So apparently, Iowa’s election officials not only committed an epic fail in securing and counting the votes that came out of its ridiculous little caucus process – they’ve made the decision to call the outcome a “tie” between the nominal winner Mitt Romney and the probable winner Rick Santorum. A tie.
If only the Supreme Court had come up with that notion when Al Gore and George W. Bush fought what we now recognize was a battle for the future of the world in Florida in 2000. (A battle, we might add, that the world lost.) By definition, real-world elections do not end in ties. Which only underscores the fact that the Iowa caucuses are not the real world, but a bizarre, media-generated fiction.
We’ve put up with Iowa’s absurd, self-serving fetish over its early-bird electoral positioning ever since 1972, when the New York Times made the mistake of highlighting Iowa's choice timing in the nominating process in an article series about states that don't use traditional primaries. Ever since then, the Hawkeye State has been like those annoying commenters who waste bandwidth shouting "first" on blogs – repositioning its caucuses earlier and earlier in the cycle to ensure its primacy, to the point where one could easily imagine Iowans trying to organize hangover-clouded caucuses on New Year’s Day. And all of us have done nothing but enable their weird obsession, especially those of us in the media.
Like a mindless herd, we journalists have anointed Iowa the nation’s presidential kingmaker, and established a narrative that assigns the candidate winning the state “momentum” and “electability”…despite the fact that the caucuses aren’t even a binding vote.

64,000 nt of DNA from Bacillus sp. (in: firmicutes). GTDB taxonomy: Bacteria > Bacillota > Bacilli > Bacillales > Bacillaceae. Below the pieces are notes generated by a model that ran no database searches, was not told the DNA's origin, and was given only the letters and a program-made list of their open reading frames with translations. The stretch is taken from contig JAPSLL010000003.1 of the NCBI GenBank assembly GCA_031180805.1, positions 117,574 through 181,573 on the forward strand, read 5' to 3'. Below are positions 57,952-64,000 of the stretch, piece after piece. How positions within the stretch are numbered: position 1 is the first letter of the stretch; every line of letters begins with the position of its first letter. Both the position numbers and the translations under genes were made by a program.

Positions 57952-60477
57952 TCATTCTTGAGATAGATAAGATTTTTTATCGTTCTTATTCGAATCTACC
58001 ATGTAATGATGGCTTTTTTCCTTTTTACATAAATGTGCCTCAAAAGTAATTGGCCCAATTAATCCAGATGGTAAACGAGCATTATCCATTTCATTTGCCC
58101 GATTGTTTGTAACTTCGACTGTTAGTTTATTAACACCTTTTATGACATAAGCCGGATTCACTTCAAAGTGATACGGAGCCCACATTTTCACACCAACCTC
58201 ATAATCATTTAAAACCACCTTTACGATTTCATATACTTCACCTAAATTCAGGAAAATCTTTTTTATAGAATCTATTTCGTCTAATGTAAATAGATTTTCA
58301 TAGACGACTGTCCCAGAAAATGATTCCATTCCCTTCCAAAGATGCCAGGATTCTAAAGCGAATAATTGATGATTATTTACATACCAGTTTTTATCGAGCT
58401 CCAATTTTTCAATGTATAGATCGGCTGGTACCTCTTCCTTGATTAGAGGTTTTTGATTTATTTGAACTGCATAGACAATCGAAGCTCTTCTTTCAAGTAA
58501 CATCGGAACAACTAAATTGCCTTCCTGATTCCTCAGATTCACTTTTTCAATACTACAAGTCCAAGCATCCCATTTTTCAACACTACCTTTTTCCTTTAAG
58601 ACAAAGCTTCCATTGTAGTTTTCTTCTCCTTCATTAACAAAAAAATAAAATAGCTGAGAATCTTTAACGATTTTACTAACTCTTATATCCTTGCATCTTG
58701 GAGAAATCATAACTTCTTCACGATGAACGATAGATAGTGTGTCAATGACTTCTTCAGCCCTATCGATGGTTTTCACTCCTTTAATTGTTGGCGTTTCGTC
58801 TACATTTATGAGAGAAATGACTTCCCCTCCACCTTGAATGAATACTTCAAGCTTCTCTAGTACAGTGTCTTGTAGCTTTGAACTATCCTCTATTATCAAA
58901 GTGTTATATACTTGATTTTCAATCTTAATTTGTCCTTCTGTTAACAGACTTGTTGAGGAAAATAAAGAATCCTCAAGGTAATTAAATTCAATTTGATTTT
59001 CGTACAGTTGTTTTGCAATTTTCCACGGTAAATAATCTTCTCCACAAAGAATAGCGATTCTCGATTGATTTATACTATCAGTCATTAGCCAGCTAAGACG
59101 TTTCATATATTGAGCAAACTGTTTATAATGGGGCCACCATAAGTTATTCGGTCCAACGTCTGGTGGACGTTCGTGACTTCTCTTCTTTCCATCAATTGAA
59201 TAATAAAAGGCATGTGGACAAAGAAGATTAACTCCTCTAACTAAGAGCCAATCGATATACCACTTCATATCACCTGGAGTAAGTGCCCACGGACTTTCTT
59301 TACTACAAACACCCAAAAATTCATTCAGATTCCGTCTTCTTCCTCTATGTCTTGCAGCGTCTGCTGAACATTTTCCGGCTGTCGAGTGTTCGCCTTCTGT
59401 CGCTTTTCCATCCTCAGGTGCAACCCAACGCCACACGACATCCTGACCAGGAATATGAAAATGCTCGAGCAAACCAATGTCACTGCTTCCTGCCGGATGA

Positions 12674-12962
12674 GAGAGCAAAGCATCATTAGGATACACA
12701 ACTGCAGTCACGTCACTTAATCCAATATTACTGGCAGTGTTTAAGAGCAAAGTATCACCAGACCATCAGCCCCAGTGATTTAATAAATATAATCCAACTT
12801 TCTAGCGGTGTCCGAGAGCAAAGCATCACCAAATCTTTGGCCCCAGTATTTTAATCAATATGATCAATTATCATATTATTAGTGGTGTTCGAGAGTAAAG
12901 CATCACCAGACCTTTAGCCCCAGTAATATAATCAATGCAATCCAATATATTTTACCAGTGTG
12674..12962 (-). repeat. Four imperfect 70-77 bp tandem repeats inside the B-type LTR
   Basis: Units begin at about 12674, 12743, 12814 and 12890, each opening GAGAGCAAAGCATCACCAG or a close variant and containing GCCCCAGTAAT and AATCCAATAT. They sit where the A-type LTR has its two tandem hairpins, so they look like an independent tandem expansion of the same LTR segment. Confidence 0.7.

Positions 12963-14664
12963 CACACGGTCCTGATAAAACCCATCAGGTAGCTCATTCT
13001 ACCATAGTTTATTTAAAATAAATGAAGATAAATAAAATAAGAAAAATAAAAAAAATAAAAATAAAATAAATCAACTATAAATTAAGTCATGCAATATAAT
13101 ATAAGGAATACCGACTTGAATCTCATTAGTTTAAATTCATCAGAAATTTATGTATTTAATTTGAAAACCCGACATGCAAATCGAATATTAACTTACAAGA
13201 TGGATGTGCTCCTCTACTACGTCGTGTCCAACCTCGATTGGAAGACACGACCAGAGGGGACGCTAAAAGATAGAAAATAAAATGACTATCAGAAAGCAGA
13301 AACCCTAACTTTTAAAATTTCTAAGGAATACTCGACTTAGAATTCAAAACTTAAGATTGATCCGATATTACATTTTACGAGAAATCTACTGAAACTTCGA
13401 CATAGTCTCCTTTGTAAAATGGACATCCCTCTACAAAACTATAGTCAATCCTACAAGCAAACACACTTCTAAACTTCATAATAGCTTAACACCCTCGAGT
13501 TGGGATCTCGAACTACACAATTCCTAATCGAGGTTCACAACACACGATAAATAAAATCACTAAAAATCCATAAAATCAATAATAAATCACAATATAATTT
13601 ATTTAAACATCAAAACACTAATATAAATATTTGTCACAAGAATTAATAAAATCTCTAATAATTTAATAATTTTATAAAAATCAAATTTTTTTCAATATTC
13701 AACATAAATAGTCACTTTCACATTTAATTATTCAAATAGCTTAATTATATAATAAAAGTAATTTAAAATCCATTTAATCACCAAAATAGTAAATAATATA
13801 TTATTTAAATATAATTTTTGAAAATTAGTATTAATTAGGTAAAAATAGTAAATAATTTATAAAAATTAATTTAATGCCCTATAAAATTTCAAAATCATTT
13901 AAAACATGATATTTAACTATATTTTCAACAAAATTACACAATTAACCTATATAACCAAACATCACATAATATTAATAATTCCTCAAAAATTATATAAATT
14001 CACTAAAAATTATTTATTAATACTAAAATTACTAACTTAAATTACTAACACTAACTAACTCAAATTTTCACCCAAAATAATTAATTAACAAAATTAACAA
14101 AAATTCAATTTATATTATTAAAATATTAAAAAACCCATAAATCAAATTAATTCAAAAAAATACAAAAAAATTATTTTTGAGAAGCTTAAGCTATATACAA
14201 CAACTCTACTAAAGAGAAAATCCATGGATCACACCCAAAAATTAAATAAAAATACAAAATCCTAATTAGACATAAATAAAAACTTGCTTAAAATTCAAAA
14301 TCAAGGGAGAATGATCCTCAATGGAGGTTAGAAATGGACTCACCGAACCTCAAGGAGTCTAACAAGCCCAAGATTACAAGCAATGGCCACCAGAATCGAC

Our complicity in the Iowa fantasy has given candidates no choice but to engage in months of abject genuflection toward the obscure and tiny Iowa primary electorate – estimated at about 120,000 individuals for each party – spending ridiculous amounts of time and money.
This year, $12.4 million was spent by candidates on Iowa advertising, which doesn’t even count the firehose of super-PAC cash or the costs of ground teams, candidate travel (in the case of Rick Santorum, to every one of Iowa’s 99 counties) and corn dogs. A more complete (and still conservative) estimate would put the expense at well over $300 a person for Iowa’s 120,000-odd voters – who make up less than 4 percent of Iowa’s population, and about 0.04 percent of the U.S. population as a whole.
And they are “odd” voters – far whiter, more conservative, and more likely to be evangelical Christians than the Iowa or U.S. norms. Yet we’ve given this handful of self-entitled fringe activists wildly disproportionate voice in determining who should be the standard-bearer for our political parties, and ultimately, who might serve as the leader of the free world for the next four years.
The patently insane outcome of this year’s GOP caucuses is the straw (poll) that broke the camel’s back. Iowa’s overweening leverage over the presidential process must end. Journalists, bloggers, activists, party officials, candidates current and future – from this point on, let’s all just agree that no one should give a corn-fed crap what Iowa thinks about the political process, for ever and ever, amen.